Corn Pudding

For this edition of Recipes from the Archives, I made a seasonally- and regionally-appropriate treat – Janet Harris Goldiere’s Corn Pudding, from the Davidson Senior Center’s 1985 printing of The Davidson Cookbook.

Davidson Senior Services (later the Davidson Senior Center), open to all town residents over the age of sixty, began operating in September 1977 in the railroad depot building on Jackson Street. The Center sponsored programs (including an income tax assistance service and a Senior/Student Friendship program), day trips, connected volunteers with seniors, put out a yearly newsletter (Tracks), and published three printings of a cookbook (The Davidson Cookbook). The Center closed in spring 2004, but a variation of the Senior/Student program continues to be operated through the Davidson College Presbyterian Church and the College Civic Engagement Council, now known as the Adopt-a-Grandparent program.

As the Cookbook explains, the community-sourced recipes reflect “the unique quality of life in our town, a hospitable place where the old landmark ‘Depot’ houses a lively program of activities and services of older townspeople through DAVIDSON SENIOR SERVICES, the official sponsor and beneficiary of this cookbook project.”

The cover and front page of The Davidson Cookbook, 1985 printing.

The cover and front page of The Davidson Cookbook, 1985 printing.

Janet Harris Goldiere (1898 – 1991) was a North Carolina native – born in Macon, in Warren County, she graduated from the University of North Carolina at Greensboro in 1919, just as the school changed its name from North Carolina State Normal and Industrial College to Woman’s College of the University of North Carolina. As a student, Janet Harris was a member of the Cornelian Literary Society, Classical Club, was a substitute on the sophomore field hockey team.

Janet Harris and the rest of the UNCG sophomore hockey team of 1917

The UNCG sophomore hockey team of 1917, from the 1917 Carolinian, courtesy of University of North Carolina at Greensboro’ Martha Blakeney Hodges Special Collections and University Archives’ Digital Collections.

Janet Harris taught French in public high schools for twelve years, and married Augustin Victor Goldiere (1895 – 1965), a professor of Spanish and French at Davidson College, in 1930. A.V. Goldiere received a B.A. from Dartmouth College and an M.A. and Ph.D. from Yale University. He served in the U.S. Ambulance Service in France during WWI, and first arrived in Davidson in 1922, while working on his graduate degrees. A.V. Goldiere taught at the College for nearly 40 years, until retiring in 1963.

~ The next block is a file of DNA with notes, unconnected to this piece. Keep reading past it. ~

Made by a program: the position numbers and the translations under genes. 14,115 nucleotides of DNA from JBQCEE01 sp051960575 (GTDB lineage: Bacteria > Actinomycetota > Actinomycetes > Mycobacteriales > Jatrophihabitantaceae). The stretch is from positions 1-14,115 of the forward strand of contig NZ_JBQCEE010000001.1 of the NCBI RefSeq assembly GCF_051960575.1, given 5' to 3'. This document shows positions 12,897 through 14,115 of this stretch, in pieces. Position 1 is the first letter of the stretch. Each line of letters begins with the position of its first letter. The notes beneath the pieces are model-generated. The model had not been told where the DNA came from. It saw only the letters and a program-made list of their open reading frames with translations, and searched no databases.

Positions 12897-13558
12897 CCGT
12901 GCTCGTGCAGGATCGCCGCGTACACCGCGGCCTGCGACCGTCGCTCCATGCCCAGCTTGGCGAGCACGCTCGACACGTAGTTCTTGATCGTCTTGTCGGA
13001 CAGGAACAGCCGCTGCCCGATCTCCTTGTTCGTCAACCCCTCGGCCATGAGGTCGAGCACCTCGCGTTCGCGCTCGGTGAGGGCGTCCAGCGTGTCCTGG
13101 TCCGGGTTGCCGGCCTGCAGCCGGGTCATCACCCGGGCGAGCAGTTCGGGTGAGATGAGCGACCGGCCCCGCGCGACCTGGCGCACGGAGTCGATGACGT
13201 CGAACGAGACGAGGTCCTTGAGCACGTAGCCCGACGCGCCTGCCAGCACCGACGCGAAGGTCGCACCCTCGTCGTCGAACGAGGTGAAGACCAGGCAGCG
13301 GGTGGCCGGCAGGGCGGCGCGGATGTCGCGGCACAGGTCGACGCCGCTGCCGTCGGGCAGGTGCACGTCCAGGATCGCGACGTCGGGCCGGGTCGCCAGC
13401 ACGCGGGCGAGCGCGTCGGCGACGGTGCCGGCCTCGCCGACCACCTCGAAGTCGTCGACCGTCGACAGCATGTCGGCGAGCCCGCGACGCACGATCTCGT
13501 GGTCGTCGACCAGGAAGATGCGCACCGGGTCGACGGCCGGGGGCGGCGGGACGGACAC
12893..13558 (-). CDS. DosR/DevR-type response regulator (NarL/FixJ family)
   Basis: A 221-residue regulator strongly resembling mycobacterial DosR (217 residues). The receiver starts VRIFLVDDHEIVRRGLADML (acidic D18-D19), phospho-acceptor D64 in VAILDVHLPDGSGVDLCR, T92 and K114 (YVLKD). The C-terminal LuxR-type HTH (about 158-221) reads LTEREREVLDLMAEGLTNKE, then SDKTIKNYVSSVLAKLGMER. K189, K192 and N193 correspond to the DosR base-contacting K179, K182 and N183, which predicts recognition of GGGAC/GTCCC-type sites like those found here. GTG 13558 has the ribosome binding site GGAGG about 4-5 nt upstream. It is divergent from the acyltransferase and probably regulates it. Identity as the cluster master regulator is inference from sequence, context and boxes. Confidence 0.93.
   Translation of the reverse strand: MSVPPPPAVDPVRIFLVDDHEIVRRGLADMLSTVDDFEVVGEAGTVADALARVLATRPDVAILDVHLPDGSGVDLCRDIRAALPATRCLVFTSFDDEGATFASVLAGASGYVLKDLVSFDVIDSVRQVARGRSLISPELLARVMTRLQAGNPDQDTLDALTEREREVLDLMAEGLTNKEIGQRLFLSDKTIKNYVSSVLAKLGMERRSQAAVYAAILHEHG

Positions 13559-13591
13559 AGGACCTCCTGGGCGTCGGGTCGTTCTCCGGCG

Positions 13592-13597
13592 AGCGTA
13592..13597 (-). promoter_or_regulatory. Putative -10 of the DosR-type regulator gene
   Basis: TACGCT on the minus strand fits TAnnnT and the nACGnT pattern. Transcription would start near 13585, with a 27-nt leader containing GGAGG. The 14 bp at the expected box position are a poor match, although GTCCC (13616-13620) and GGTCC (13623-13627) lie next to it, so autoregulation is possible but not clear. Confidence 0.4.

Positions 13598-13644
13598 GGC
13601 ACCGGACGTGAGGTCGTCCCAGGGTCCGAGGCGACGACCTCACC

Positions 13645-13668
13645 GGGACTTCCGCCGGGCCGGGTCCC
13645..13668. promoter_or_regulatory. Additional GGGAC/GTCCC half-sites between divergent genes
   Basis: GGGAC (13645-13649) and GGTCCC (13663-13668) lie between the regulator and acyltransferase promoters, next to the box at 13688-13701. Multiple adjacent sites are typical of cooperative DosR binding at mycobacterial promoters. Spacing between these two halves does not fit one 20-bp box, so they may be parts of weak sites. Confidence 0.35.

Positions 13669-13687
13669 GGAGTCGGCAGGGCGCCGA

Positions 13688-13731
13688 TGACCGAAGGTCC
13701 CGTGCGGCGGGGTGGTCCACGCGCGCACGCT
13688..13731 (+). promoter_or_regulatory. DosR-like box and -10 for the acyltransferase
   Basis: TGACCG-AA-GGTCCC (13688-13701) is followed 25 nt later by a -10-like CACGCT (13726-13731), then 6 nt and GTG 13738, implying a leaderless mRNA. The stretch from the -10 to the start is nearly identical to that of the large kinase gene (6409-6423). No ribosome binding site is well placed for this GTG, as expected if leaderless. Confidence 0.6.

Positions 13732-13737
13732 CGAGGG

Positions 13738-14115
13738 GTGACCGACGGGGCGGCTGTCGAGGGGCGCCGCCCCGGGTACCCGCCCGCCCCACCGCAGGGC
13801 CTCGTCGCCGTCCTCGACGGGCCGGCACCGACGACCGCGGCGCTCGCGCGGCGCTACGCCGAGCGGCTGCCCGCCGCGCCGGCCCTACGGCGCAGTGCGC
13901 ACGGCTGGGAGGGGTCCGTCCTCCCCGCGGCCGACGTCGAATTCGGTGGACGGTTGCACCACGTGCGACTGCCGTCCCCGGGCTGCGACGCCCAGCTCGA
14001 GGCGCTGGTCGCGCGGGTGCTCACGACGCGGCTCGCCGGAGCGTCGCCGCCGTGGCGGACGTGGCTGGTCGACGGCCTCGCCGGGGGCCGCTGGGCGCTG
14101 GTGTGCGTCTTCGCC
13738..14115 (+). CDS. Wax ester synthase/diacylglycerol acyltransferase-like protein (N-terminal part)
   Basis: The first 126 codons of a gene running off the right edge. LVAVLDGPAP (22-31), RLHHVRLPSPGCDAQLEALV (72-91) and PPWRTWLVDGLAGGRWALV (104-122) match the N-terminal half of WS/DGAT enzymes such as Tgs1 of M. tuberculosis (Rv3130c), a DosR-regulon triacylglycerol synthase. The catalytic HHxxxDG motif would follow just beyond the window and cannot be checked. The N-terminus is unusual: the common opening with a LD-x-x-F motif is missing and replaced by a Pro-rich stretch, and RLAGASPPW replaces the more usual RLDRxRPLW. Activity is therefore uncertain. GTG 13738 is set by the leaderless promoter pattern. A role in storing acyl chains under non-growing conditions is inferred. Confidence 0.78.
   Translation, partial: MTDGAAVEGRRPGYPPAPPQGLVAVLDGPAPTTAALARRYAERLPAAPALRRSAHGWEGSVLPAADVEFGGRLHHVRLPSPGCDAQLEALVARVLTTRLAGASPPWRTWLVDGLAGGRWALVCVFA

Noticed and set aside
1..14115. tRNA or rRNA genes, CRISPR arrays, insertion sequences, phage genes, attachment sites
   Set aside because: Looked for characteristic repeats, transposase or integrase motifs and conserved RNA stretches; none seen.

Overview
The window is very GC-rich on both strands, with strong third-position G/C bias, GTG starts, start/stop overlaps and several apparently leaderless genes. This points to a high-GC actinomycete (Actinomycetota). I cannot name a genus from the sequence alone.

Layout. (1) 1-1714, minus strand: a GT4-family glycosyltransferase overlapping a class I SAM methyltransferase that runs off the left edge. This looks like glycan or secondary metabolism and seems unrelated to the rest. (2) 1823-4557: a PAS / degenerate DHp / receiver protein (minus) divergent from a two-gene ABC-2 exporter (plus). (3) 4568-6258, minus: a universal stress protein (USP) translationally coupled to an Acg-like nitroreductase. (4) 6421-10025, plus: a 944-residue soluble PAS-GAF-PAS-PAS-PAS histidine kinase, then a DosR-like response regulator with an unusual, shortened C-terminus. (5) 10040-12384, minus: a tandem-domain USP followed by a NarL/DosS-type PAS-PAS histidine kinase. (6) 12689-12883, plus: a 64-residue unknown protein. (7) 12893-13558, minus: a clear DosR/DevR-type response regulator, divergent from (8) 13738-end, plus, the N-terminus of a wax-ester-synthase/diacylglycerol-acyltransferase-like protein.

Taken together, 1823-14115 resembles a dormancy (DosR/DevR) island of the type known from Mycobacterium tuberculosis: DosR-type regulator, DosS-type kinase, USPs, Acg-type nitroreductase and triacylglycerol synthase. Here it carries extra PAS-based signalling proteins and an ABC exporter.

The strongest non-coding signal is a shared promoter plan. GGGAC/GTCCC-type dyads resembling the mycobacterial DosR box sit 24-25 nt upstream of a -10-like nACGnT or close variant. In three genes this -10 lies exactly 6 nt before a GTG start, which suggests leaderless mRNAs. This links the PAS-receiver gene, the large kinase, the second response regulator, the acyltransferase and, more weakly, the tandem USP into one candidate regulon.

Both Goldieres were very active in the Presbyterian Church; Janet served as the President of the Women of the Church and A.V. was President of the Men of the Church of the Concord Presbytery, and he also served as a deacon and elder of the Davidson College Presbyterian Church. Janet participated in several Davidson community organization – she was a member of the Quadwranglers Wives Club, as well as serving as the vice-president and then president of the Davidson Civic Club in 1930s, when the club motto was “Do Something For Davidson.”

Janet Goldiere's Davidson Senior Citizen Center portrait, as photographed by Frank Bliss.

Janet Goldiere’s Davidson Senior Citizen Center portrait, as photographed by Frank Bliss.

After A.V. Goldiere’s death in 1965, Janet Goldiere remained in Davidson. In 1974, she won the Algernon Sydney Sullivan Award for Service to the Community, which each year recognizes a member of the senior class and a member of the community “who have given unselfish service without due recognition” (according to award text from the Davidson College Catalog, 2009 – 2010). At the close of the personal information sheet she submitted to the Davidson Senior Center, Goldiere noted: “Nothing unusual except, perhaps Christmas in Russia with UNC-G and UNC-CH college groups in 1974.”

Janet Goldiere accepting the Algernon Sydney Sullivan Award, from the May 22, 1974 Mecklenburg Gazette.

Janet Goldiere accepting the Algernon Sydney Sullivan Award, from the May 22, 1974 Mecklenburg Gazette.

As further proof of her community spirit, Janet Goldiere served on the Board of Directors for the Davidson Senior Center, and contributed several recipes to The Davidson Cookbook. I chose to make her Corn Pudding – a classic Southern side dish.

Janet Goldiere's Corn Pudding recipe, in The Davidson Cookbook.

Janet Goldiere’s Corn Pudding recipe, in The Davidson Cookbook.

I purchased eight ears of sweet corn at the Davidson Farmers Market, and doubled the ingredients in Goldiere’s recipe in order to make more pudding. The recipe is simple – the only area that requires interpretation was the note to “start it at 350° and cut back to 325°” as this doesn’t specify when to lower the heat. I chose to bake the pudding at 350° for the first fifteen minutes, and then reduce the temperature for the remaining 45 minutes. I ended up leaving the pudding in the oven for a few additional minutes, in order to brown the top lightly.